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Vine and the wine in Mosaic


1. The major personal attribute of Dionysus is the thyrsus staff often shown in his hand, at his feet or held by his followers. Branches of pine and ivy are principally used to decorate the thyrsus, as well as their fruits – pine cones and red berries – with which Dionysus is often crowned. Being evergreens, these plants were seen as an exception to the laws of nature because lost their leaves – this apparent ‘immortality’ connected them to Dionysus’ own resurrection miracles. Significantly, the real fruit of the pine tree was hidden away in the cone, and toxic ivy berries were used in beer consumed by the maenads (female followers of Dionysus) to provoke hallucinations. Such images also represent the pomegranate and fig trees and their fruit: the pomegranate was associated with the underworld because it was thought to come from Dionysus’ blood, ripened in winter and was linked to the myth of Persephone; meanwhile, the Mediterranean fig tree was associated with hidden life because the trees grew spontaneously, revealing hidden water sources. As Dionysus gave mankind wine and the vine, vines, grapes and drinking vessels are also often represented; this reveals a certain confusion between Dionysus and his Roman counterpart, Bacchus. Dionysus’ animals are the panther, the goat and the donkey.'attribut  (Source: Wikipedia).


2. It was “from Dionysian imagery that early Christian iconography drew inspiration in order to make the ‘Childhood of Christ’ cycle. Out of all the gods and heroes, it was the birth and childhood of Dionysus that most inspired artists; this phenomenon is particularly evident the Roman period... Hermes, seated with the haloed child on his lap, presents the young Dionysus for veneration by the group in the same way as Mary presents Jesus to the Magi... This is evidence of the ‘backwards influence’ of Christian images on Pagan iconography...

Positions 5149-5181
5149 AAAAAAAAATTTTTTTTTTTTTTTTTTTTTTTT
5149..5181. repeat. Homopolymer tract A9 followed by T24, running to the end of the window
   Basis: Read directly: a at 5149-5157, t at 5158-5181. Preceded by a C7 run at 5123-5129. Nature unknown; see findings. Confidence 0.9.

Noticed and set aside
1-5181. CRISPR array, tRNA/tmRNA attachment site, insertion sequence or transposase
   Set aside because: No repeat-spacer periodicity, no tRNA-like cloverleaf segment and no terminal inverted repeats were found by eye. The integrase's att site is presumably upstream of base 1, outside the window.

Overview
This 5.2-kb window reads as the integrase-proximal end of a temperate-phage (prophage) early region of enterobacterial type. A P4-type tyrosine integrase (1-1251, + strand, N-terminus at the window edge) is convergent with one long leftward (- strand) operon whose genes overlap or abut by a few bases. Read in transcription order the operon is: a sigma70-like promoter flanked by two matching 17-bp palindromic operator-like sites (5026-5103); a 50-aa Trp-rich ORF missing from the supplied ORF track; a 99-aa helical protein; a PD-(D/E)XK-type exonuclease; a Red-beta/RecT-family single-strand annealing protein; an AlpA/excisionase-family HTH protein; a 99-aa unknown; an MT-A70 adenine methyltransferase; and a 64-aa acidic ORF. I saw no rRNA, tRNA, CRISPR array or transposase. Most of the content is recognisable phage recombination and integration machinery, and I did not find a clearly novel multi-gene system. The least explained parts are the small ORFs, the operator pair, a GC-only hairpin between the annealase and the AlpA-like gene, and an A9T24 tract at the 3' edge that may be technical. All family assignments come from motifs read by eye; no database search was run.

While tradition states that Dionysus was only admitted to the ranks of the gods after having performed a number of meritorious tasks, the presence of Theogonia in this image, accompanied by the personifications of ambrosia and nectar, foodstuffs of the gods, clearly shows Dionysus as a god from birth. The holiness of the newborn Dionysus, usually considered a mere mortal, is an echo of the polemic which divided orthodox Christians and disciples of Arius on the ‘consubstantial nature of the Holy Trinity’ – meaning the problem of Christ’s divinity from birth.” (Source: Janine Bally, Mosaïques antiques du Proche-Orient: chronologie, iconographie, interprétation, PU Franche-Comté)


Dionysus is the only god to have been born to a mortal: Homer and Hesiod present him as the son of Zeus and Semele, daughter of Cadmos, King of Thebes, and Harmonia. Prodded by a jealous Hera, disguised as her nurse, the pregnant Semele asked to look upon Zeus, the father of her child, in his godly splendour. Having sworn to do this, Zeus arrived with his bolts of lightning, the sight of which killed Semele on the spot. Zeus took the unborn Dionysus from his mother’s womb and sewed him into his thigh. As the term ‘thigh’ in this myth is possibly a euphemism for the genitals, Dionysus might have been directly issued from Zeus’ sperm (or perhaps his urine). To protect him from the vengeance of Hera, Dioysus was entrusted to his aunt Ino (Semele’s sister) and her husband, Athamas. Discovered by Hera, he was then given to the nymphs, led by the satyr Silenus, on Mount Nysa in Thrace – which the Greeks considered Asia. To escape Hera, he was transformed into a kid. After the killing of Pentheus, Hera, notorious for her grudges, decided to punish Ino and Athamas for having cared for Semele’s bastard child. She did this by driving the couple mad (Source: Wikipedia). 


3. Now an adult, Dionysius conquers the Indies with a troop of men and women carrying, in the place of weapons, thyrsus and tambourines. His return takes the form of a triumphant procession (reminiscent of Alexander the Great’s expedition) on a chariot pulled by Dionysian animals; usually these are panthers but, here, tigresses are shown.

Find out more: Gallery Followers of Dionysus  >>